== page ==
With students often reading word by word and lacking fluency, I gave a demonstration lesson. I guided students through some set texts based on what they’ve written. I demonstrated which words to emphasise, which words run on (like they’re almost one word) and which words they should chunk together.
Later I noticed some students had marked their scripts, copying the strategies I’d demonstrated. What I’ve taught them has been really helpful, they say. And it’s obvious in the improvement in their videos.
Interesting Teaching Moments
One student is incredulous, they can’t believe that they just recorded their video outside and now it’s on my (teacher) computer in the classroom.
Students crowd around my computer to watch each others’ videos. They give feedback, and clap and praise each other. There’s a palpable sense of community in this moment, such tremendous support for each other. They actually get where each other is at and celebrate the steps each has taken.
Students are then encouraged to re-record their video, taking on board the feedback they’ve just received. As their scripts are reasonably short, and the process is always positive and supportive, students are always keen to give it another go.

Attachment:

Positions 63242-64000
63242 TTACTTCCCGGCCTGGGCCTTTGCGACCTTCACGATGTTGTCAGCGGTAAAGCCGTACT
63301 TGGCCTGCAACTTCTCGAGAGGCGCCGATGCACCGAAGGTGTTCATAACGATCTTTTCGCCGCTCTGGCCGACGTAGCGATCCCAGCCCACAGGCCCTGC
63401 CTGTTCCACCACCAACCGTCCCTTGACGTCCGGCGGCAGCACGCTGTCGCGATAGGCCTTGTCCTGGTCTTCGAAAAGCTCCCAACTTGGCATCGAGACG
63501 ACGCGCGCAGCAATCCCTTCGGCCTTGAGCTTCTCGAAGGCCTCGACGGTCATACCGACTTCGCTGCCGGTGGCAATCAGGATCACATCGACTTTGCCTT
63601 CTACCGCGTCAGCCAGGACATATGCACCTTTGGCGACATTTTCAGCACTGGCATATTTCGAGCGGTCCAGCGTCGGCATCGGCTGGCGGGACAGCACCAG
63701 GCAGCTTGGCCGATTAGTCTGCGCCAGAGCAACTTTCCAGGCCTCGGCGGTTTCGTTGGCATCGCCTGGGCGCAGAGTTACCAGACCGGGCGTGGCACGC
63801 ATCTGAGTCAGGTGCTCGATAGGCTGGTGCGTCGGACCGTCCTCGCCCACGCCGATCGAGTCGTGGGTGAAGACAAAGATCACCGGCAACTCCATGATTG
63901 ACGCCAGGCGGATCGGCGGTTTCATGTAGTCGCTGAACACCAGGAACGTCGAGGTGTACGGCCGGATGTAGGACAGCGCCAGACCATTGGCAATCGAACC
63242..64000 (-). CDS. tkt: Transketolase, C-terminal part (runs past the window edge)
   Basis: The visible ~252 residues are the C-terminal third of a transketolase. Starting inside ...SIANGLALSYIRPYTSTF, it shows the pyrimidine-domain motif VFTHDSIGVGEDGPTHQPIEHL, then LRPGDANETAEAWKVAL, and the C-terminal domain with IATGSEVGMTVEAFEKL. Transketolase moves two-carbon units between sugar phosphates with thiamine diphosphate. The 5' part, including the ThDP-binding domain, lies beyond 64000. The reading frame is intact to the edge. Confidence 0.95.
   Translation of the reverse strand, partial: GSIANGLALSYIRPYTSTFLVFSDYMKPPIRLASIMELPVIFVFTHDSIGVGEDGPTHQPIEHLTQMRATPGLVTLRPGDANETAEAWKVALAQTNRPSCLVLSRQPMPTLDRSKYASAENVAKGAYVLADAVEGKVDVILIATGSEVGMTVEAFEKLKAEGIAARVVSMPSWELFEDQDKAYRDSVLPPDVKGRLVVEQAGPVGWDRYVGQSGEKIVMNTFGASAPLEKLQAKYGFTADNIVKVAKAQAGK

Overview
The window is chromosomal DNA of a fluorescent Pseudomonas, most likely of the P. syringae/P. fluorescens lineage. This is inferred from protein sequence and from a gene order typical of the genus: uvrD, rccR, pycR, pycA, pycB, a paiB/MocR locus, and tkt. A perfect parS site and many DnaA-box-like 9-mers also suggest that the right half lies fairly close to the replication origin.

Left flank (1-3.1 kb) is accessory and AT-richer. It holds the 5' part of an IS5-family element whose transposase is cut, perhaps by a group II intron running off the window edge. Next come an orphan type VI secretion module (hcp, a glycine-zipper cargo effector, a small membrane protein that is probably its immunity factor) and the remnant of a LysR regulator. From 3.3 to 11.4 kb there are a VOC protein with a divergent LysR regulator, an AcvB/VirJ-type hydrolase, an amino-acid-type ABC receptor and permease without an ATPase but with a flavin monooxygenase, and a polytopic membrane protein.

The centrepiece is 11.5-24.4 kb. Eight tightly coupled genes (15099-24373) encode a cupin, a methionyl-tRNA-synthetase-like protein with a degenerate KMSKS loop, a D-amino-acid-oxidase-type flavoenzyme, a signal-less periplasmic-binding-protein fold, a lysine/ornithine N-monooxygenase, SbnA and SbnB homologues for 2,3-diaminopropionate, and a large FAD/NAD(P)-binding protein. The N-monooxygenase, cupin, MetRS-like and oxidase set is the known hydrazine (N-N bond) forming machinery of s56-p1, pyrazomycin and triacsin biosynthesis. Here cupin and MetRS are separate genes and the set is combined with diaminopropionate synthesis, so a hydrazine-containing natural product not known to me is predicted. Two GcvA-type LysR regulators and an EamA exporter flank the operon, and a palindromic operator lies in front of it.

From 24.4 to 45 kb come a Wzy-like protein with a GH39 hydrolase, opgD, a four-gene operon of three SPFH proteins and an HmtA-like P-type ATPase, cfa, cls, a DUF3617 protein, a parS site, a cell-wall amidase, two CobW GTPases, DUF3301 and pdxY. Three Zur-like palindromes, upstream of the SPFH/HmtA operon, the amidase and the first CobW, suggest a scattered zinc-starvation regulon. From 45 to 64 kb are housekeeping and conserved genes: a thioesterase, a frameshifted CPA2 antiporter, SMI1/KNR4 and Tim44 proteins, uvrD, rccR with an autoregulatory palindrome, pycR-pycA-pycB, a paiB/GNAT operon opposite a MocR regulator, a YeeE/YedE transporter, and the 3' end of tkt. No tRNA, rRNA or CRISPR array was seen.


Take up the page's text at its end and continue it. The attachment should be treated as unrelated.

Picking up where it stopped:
Review and Feedback Time 2
I’ve been using this teaching approach for more than a term now, and this second stage of the review and feedback period is always pretty exciting. It’s here that I’ve seen tremendous shifts in students’ skills and confidence.
Again they bring their script (with my feedback marked on it) and together we watch their re-recorded video. Here I want to see if they’ve taken on board the suggestions given. I want to see if they’ve endeavoured to improve their pronunciation, fluency and intonation.
MAJOR Student Developments
Hearing marked improvements in pronunciation, fluency and intonation after just one period of feedback. Even when students can’t quite get the pronunciation 100% (given that some sounds were particularly difficult for students to make) there was a significant improvement in intelligibility.
Seeing students who were too scared to look directly at the camera, having brief glances at the camera. Then over time, increasing the amount of time they look at the camera.
Seeing students daring to show more personality, embracing their quirks. This is MAGIC.
One student practises over and over at home. Her recording is near perfect on second attempt. We’re both so excited. It’s her best effort yet. And the smile on her face – MAGIC.
A student is getting more comfy in her own skin. She’s smiling more, a big shift from ever-so-serious mode initially. She’s using more intonation on specific words and NOW she’s waving to the camera and using more gestures (really capturing her personality). I keep encouraging her to show more personality and it’s working. It’s so exciting to see the shifts.